• Paint Pictures In Your Readers’ Minds

    Make their brains light up

    Think of description as virtual reality:

    Paint Pictures In Your Readers’ Heads: Make their brains light up

    • Describe a scent, and your readers’ primary olfactory cortexes light up.
    • Describe texture, and you activate their sensory cortexes.
    • Describe kicking, and not only do you stimulate their motor cortexes, but you stimulate the part of the motor cortex responsible for leg action.

    But write abstractly — aka, the way we usually do in business communications — and readers’ brains remain dark.

    Want to stimulate some brain activity around, say, your CEO’s latest strategy or that brilliant Whatzit you’ll be releasing later this month? Description is the answer.

    At Master the Art of the Storyteller — our two-day hands-on creative-writing master class on Feb. 19-20, 2019 in San Diego — you’ll learn to make your readers’ brains light up with description. Specifically, you’ll learn how to:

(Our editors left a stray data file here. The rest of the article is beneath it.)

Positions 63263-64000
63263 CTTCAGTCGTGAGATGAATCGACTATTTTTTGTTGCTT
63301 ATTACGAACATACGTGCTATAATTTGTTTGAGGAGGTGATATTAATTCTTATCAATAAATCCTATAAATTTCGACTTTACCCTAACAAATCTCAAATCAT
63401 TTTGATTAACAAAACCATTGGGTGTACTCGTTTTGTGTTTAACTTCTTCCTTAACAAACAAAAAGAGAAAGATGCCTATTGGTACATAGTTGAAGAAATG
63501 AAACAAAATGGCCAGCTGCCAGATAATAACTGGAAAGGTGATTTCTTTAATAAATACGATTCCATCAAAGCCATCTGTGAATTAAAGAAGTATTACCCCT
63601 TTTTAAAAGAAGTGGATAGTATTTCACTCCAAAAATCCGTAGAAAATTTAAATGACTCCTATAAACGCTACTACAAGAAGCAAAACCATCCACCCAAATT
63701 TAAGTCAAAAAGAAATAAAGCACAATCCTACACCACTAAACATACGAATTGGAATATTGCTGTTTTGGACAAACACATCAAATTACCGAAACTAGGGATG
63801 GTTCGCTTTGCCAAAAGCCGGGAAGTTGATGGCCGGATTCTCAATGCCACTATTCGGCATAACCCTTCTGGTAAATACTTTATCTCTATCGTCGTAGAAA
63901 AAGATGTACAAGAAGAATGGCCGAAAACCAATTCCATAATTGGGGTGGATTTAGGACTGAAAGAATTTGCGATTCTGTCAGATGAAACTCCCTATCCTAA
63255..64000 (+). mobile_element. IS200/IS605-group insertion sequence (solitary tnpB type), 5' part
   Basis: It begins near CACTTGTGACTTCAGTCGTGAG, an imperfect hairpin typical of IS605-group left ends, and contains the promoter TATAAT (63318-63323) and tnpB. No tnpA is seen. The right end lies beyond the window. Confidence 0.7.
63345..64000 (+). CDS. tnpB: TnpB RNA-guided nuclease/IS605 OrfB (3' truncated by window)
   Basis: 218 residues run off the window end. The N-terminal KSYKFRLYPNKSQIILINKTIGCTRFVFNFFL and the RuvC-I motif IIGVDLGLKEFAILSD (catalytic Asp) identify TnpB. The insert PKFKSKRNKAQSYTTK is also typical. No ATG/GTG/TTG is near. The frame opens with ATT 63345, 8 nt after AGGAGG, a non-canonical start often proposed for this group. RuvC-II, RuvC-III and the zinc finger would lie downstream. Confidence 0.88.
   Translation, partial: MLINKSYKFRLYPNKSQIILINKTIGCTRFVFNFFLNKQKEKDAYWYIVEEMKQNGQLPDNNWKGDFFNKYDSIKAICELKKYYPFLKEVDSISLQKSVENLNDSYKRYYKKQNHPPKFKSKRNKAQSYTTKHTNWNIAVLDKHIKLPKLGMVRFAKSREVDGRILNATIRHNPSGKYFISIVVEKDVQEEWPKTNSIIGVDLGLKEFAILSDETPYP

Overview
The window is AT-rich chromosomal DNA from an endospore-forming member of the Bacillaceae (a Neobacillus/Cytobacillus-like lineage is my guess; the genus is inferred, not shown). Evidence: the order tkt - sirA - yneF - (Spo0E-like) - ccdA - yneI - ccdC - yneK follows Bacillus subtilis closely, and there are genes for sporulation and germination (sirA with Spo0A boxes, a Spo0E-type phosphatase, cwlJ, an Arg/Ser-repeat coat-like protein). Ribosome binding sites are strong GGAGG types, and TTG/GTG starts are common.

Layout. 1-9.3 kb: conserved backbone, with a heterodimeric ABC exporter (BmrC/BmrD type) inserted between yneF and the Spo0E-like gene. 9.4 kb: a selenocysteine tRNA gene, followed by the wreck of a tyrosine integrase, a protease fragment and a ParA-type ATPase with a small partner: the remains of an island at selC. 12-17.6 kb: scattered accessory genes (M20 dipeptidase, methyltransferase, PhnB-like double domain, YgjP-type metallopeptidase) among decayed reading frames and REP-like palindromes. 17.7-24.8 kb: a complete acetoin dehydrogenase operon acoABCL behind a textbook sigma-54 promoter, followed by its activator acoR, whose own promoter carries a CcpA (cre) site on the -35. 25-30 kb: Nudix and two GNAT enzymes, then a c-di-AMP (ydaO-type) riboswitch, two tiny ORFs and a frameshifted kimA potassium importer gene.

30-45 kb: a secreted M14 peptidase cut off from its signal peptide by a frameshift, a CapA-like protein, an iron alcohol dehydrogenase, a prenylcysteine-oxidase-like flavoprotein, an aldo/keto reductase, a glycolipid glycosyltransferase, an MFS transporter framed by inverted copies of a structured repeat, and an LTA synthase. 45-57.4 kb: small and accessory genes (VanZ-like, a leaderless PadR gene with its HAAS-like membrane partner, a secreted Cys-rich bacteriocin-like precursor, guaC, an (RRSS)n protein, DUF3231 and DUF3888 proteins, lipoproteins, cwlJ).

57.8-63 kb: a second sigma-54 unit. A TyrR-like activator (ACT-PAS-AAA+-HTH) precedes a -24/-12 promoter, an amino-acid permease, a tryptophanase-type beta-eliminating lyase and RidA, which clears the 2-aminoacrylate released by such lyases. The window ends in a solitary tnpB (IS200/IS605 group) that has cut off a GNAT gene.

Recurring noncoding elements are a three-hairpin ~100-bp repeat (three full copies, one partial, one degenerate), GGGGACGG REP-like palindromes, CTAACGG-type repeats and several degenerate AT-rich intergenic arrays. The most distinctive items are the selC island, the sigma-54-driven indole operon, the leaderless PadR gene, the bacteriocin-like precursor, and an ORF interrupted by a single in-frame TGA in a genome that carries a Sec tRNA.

• Dig up descriptive details: Try WBHA, the most overlooked reporting tool there is.
    • Tune in to sensory information: Use our travel writer’s tip for going beyond visual description.
    • Communicate, don’t decorate: Use this tip to avoid stimulating readers’ gag reflexes instead of their cerebral cortexes.


Sources: Ted Anthony, “Communicating Place,” Hallmark Cards Creative Conference, 1997

David A. Fryxell, “The Observation Occupation,” Writer’s Digest, October 1997

Perry Garfinkel, Travel Writing: For Profit and PleasureThe Penguin Group, New York, 1988

Jeff Klinkenberg, “Writing About Place: The Boundaries of a Story,” St. Petersburg Times, January 1995

Kevin McGrath, “Scene-setting moments,” WriterL

Donald M. Murray, Writing to Deadline: The Journalist at Work, Heinemann, 2000

Kate Parry, “Reporting with all senses,” No Train, No Gain

Anna Quindlen, “Writers on Writing: The Eye of the Reporter, The Heart of the Novelist,” The New York Times, Sept. 23, 2002

I.J. Schecter, “Secrets of Great Storytelling,” Writer’s Digest, May 2004

Michael Ray Taylor, “Flesh It Out,” Writer’s Digest, July 1994